While excessive land prices constitute the essence of a bubble, they do not of themselves tell us how many current owners have paid excessive prices and/or taken on too much debt, so that they will be distressed when prices fall. It is perhaps for that reason that turnover, rather than prices, exhibits a simple threshold (19% of GDP) that can be correlated with recessions.

So it seems that avoiding recessions is a matter of avoiding property bubbles. But how?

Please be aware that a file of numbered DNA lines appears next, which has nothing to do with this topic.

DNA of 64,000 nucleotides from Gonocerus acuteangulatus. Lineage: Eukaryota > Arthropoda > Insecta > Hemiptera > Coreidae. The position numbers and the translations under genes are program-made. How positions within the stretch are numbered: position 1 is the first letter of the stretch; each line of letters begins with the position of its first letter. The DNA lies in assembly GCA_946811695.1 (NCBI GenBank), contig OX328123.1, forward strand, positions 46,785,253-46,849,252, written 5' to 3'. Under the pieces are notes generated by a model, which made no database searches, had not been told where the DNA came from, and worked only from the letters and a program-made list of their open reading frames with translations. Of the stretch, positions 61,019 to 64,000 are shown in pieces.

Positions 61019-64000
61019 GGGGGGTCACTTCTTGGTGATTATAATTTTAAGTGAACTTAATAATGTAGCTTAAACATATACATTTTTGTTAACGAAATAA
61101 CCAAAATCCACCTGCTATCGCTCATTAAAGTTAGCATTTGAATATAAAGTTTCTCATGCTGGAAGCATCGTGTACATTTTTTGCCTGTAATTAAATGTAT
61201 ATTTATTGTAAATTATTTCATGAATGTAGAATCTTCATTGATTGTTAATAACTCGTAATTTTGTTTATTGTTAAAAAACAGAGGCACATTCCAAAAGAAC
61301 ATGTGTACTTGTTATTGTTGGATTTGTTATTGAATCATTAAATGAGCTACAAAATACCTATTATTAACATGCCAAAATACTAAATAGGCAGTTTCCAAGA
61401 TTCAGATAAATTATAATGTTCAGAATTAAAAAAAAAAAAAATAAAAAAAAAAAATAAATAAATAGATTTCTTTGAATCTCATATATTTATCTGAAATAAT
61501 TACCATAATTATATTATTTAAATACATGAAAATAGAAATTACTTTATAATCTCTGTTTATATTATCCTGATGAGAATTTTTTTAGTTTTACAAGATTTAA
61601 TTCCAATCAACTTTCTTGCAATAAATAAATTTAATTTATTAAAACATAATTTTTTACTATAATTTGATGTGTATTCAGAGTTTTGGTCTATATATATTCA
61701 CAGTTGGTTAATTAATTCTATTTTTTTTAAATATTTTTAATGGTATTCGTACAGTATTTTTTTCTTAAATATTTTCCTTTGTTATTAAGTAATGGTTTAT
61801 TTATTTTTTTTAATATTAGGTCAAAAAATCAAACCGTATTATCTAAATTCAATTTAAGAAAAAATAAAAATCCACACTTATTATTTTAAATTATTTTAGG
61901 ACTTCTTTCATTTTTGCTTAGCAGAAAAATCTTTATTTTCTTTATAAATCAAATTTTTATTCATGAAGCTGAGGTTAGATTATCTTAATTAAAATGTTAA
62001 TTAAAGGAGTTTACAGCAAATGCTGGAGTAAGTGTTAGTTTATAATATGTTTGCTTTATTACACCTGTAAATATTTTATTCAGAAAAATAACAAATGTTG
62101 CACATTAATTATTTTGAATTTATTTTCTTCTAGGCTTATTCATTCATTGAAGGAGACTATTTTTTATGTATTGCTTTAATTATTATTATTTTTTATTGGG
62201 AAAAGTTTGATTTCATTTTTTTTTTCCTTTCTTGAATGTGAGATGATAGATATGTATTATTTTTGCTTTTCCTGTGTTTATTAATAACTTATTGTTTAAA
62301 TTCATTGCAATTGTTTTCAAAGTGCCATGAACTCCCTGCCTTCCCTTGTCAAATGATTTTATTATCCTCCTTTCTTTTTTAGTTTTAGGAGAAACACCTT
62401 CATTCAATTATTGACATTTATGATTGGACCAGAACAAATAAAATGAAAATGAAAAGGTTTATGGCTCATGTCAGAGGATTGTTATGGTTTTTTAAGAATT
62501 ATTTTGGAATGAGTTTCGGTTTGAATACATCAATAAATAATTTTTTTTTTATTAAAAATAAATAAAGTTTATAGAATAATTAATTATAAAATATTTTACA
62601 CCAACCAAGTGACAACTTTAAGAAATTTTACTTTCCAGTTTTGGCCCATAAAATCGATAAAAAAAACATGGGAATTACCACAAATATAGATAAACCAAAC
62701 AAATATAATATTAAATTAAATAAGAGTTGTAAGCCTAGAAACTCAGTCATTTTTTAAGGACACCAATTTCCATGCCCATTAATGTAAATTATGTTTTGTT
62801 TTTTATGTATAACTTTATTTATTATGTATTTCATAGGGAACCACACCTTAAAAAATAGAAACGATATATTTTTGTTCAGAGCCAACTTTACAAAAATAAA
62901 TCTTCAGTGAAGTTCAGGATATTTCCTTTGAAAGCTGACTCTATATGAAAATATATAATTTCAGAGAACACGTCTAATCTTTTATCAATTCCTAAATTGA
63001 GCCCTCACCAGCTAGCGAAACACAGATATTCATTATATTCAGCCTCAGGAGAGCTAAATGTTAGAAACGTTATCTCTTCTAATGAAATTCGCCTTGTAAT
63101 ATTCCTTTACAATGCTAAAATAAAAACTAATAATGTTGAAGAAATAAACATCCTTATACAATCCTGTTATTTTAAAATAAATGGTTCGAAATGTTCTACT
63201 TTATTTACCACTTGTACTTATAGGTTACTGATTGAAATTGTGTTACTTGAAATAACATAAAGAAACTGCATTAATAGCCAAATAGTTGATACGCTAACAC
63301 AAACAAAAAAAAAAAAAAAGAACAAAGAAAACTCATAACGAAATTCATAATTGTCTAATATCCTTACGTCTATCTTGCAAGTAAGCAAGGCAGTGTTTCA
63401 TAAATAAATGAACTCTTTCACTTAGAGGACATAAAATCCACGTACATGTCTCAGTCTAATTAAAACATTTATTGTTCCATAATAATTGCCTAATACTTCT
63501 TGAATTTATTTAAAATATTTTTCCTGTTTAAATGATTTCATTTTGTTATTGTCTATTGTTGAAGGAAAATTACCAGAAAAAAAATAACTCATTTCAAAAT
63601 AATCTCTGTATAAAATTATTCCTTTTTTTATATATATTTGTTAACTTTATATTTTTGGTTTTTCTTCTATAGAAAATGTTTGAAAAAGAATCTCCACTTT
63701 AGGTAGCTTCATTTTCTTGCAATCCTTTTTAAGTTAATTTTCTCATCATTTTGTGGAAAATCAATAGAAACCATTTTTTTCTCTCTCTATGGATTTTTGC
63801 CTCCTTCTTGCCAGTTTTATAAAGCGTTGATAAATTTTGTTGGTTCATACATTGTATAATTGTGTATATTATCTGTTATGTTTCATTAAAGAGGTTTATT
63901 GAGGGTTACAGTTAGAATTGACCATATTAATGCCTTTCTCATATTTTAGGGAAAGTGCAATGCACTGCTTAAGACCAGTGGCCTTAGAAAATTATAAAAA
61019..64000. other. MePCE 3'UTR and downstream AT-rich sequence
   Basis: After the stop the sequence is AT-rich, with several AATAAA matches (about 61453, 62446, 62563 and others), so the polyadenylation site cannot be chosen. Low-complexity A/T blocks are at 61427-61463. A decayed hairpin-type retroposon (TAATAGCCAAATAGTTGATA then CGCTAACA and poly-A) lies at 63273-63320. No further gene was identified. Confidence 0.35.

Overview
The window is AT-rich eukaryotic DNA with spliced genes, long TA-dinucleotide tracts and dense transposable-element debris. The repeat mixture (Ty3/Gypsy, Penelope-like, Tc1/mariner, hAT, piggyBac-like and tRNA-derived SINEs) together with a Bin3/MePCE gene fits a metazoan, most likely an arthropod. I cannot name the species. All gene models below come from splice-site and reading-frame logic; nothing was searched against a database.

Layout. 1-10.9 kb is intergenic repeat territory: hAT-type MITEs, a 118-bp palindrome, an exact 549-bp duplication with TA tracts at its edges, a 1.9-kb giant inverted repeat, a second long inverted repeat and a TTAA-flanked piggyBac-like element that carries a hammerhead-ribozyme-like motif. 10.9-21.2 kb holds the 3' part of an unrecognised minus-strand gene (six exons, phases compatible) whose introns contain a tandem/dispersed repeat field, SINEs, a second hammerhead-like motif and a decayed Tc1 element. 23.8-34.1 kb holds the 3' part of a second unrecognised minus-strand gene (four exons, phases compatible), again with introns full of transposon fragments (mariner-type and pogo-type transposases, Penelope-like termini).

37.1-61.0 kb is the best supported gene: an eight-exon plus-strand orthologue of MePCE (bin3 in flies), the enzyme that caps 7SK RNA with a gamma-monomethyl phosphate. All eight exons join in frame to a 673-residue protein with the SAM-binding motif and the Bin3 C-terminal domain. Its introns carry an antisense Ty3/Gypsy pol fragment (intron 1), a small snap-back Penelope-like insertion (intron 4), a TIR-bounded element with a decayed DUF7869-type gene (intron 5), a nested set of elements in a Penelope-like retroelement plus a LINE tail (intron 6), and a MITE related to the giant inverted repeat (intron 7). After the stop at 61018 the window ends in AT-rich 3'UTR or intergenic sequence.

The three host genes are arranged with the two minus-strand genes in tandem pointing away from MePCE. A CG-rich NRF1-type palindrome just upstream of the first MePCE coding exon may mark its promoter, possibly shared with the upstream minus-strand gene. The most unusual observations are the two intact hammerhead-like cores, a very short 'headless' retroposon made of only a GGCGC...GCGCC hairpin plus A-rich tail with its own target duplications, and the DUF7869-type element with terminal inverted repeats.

If a substantial fraction (e.g. half) of the rental value of land were taken in tax (presumably in lieu of other taxes), any land owner who failed to generate income from the land would be making an annual cash loss, and would therefore be prompted to use the land more productively (or sell it to someone who will). Holding land in pursuit of capital gains alone would become unattractive and buyers would shift their attention to recurrent income; the speculative motive, which inflates land bubbles, would be reduced. If, in addition, the rent share payable to the government were calculated on the capitalized value of the land (i.e. the lump-sum market price), then rising prices would mean rising holding costs, which would tend to repel buyers and reduce prices, while falling prices would mean falling holding costs, which would tend to attract buyers and raise prices. Thus the growth in land prices would stabilize: competition among buyers, whose spending power is influenced by economic growth, would drive up land prices at the fastest sustainable rate, but no faster.